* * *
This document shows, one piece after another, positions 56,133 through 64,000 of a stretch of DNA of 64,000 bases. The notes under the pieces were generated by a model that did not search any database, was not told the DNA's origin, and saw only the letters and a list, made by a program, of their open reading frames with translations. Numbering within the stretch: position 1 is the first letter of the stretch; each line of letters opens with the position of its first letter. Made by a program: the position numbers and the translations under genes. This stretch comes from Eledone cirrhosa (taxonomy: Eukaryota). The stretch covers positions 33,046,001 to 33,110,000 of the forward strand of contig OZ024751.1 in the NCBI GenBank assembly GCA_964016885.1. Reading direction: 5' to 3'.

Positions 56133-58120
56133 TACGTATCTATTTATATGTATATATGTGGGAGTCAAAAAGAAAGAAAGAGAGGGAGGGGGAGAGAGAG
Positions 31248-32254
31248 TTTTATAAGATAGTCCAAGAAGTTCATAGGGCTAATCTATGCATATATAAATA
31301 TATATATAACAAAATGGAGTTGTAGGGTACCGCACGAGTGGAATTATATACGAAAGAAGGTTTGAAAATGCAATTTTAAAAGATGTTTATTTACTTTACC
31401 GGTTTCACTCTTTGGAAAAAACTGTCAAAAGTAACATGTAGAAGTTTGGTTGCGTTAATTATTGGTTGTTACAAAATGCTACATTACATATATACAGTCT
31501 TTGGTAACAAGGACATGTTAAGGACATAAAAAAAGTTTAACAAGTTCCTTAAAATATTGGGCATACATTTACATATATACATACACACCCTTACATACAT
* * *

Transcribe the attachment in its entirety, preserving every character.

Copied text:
This document shows, one piece after another, positions 56,133 through 64,000 of a stretch of DNA of 64,000 bases. The notes under the pieces were generated by a model that did not search any database, was not told the DNA's origin, and saw only the letters and a list, made by a program, of their open reading frames with translations. Numbering within the stretch: position 1 is the first letter of the stretch; each line of letters opens with the position of its first letter. Made by a program: the position numbers and the translations under genes. This stretch comes from Eledone cirrhosa (taxonomy: Eukaryota). The stretch covers positions 33,046,001 to 33,110,000 of the forward strand of contig OZ024751.1 in the NCBI GenBank assembly GCA_964016885.1. Reading direction: 5' to 3'.

Positions 56133-58120
56133 TACGTATCTATTTATATGTATATATGTGGGAGTCAAAAAGAAAGAAAGAGAGGGAGGGGGAGAGAGAG
Positions 31248-32254
31248 TTTTATAAGATAGTCCAAGAAGTTCATAGGGCTAATCTATGCATATATAAATA
31301 TATATATAACAAAATGGAGTTGTAGGGTACCGCACGAGTGGAATTATATACGAAAGAAGGTTTGAAAATGCAATTTTAAAAGATGTTTATTTACTTTACC
31401 GGTTTCACTCTTTGGAAAAAACTGTCAAAAGTAACATGTAGAAGTTTGGTTGCGTTAATTATTGGTTGTTACAAAATGCTACATTACATATATACAGTCT
31501 TTGGTAACAAGGACATGTTAAGGACATAAAAAAAGTTTAACAAGTTCCTTAAAATATTGGGCATACATTTACATATATACATACACACCCTTACATACAT